Perceived attitudes about substance use in anonymous social media posts near college campuses: Observational study

Alexis Hammond, Michael J. Paul, Joseph Hobelmann, Animesh R. Koratana, Mark Dredze, Margaret S Chisolm

Research output: Contribution to journalArticle

Abstract

Background: Substance use is a major issue for adolescents and young adults, particularly college students. With the importance of peer influence and the ubiquitous use of social media among these age groups, it is important to assess what is discussed on various social media sites regarding substance use. One particular mobile app (Yik Yak) allowed users to post any message anonymously to nearby persons, often in areas with close proximity to major colleges and universities. Objective: This study describes the content, including attitude toward substances, of social media discussions that occurred near college campuses and involved substances. Methods: A total of 493 posts about drugs and alcohol on Yik Yak were reviewed and coded for their content, as well as the poster's attitude toward the substance(s) mentioned. Results: Alcohol (226/493, 45.8%), marijuana (206/493, 41.8%), and tobacco (67/493, 13%) were the most frequently mentioned substances. Posts about use (442/493) were generally positive toward the substance mentioned (262/442, 59.3%), unless the post was about abstinence from the substance. Additionally, posts that commented on the substance use of others tended to be less positive (18/92, 19.6% positive) compared to posts about one's own use (132/202, 65.3% positive). Conclusions: This study provides a description of anonymous discussions on or near college campuses about drugs and alcohol, which serves as an example of data that can be examined from social media sites for further research and prevention campaigns.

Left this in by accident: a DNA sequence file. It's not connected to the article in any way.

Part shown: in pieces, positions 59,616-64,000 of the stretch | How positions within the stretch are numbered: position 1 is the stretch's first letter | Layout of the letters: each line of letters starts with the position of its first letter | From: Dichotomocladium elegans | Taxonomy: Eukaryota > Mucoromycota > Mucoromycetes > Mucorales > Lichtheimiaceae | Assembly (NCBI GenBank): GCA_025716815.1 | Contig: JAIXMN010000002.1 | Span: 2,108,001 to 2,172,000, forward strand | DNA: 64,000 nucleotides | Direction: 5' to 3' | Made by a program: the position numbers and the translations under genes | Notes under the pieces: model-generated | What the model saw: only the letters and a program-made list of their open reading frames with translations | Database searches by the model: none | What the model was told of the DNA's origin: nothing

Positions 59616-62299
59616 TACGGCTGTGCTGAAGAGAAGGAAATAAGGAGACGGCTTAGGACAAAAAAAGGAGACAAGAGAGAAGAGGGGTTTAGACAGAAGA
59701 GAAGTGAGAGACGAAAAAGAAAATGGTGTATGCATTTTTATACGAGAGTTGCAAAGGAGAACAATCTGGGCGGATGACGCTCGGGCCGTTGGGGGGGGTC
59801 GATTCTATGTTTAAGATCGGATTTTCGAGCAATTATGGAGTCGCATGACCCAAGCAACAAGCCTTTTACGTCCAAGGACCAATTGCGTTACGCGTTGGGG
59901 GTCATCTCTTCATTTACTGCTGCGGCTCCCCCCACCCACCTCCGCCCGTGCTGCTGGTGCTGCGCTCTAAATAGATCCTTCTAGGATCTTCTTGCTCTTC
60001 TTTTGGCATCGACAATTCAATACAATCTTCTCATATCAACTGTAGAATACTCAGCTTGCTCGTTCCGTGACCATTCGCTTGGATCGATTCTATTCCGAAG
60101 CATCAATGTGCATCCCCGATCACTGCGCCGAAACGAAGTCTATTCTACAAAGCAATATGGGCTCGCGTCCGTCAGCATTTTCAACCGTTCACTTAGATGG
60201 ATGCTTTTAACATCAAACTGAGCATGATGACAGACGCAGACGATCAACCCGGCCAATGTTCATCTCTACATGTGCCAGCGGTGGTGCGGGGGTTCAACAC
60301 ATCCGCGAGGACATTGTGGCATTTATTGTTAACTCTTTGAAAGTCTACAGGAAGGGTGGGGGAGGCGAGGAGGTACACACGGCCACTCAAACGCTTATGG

Original languageEnglish (US)
Article numbere52
JournalJournal of Medical Internet Research
Volume20
Issue number8
DOIs
Publication statusPublished - Aug 1 2018

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Keywords

  • Alcohol
  • College
  • Drugs
  • Social media
  • Substance
  • Yik Yak

ASJC Scopus subject areas

  • Health Informatics

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